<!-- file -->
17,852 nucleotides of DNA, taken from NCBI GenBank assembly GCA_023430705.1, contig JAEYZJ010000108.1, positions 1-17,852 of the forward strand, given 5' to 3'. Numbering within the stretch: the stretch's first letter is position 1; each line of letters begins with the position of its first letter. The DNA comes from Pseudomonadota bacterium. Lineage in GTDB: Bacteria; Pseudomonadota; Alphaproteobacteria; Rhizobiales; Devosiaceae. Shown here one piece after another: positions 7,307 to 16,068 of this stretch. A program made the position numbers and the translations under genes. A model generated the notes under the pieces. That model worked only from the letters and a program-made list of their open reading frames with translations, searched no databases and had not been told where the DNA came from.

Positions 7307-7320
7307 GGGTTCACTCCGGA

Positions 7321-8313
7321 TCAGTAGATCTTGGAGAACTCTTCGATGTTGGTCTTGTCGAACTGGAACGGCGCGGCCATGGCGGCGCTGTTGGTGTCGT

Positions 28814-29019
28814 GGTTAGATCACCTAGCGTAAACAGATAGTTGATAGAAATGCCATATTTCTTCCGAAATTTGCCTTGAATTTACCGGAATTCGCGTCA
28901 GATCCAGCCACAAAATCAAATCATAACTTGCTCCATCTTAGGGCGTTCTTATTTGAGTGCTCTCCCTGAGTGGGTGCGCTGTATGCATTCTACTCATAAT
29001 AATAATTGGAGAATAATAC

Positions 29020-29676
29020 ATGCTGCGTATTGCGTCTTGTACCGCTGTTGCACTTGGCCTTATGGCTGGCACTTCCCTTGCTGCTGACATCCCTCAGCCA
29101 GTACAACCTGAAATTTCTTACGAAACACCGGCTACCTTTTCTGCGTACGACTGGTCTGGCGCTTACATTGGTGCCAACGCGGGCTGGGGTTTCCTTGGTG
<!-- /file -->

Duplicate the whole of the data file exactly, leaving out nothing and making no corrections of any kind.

17,852 nucleotides of DNA, taken from NCBI GenBank assembly GCA_023430705.1, contig JAEYZJ010000108.1, positions 1-17,852 of the forward strand, given 5' to 3'. Numbering within the stretch: the stretch's first letter is position 1; each line of letters begins with the position of its first letter. The DNA comes from Pseudomonadota bacterium. Lineage in GTDB: Bacteria; Pseudomonadota; Alphaproteobacteria; Rhizobiales; Devosiaceae. Shown here one piece after another: positions 7,307 to 16,068 of this stretch. A program made the position numbers and the translations under genes. A model generated the notes under the pieces. That model worked only from the letters and a program-made list of their open reading frames with translations, searched no databases and had not been told where the DNA came from.

Positions 7307-7320
7307 GGGTTCACTCCGGA

Positions 7321-8313
7321 TCAGTAGATCTTGGAGAACTCTTCGATGTTGGTCTTGTCGAACTGGAACGGCGCGGCCATGGCGGCGCTGTTGGTGTCGT

Positions 28814-29019
28814 GGTTAGATCACCTAGCGTAAACAGATAGTTGATAGAAATGCCATATTTCTTCCGAAATTTGCCTTGAATTTACCGGAATTCGCGTCA
28901 GATCCAGCCACAAAATCAAATCATAACTTGCTCCATCTTAGGGCGTTCTTATTTGAGTGCTCTCCCTGAGTGGGTGCGCTGTATGCATTCTACTCATAAT
29001 AATAATTGGAGAATAATAC

Positions 29020-29676
29020 ATGCTGCGTATTGCGTCTTGTACCGCTGTTGCACTTGGCCTTATGGCTGGCACTTCCCTTGCTGCTGACATCCCTCAGCCA
29101 GTACAACCTGAAATTTCTTACGAAACACCGGCTACCTTTTCTGCGTACGACTGGTCTGGCGCTTACATTGGTGCCAACGCGGGCTGGGGTTTCCTTGGTG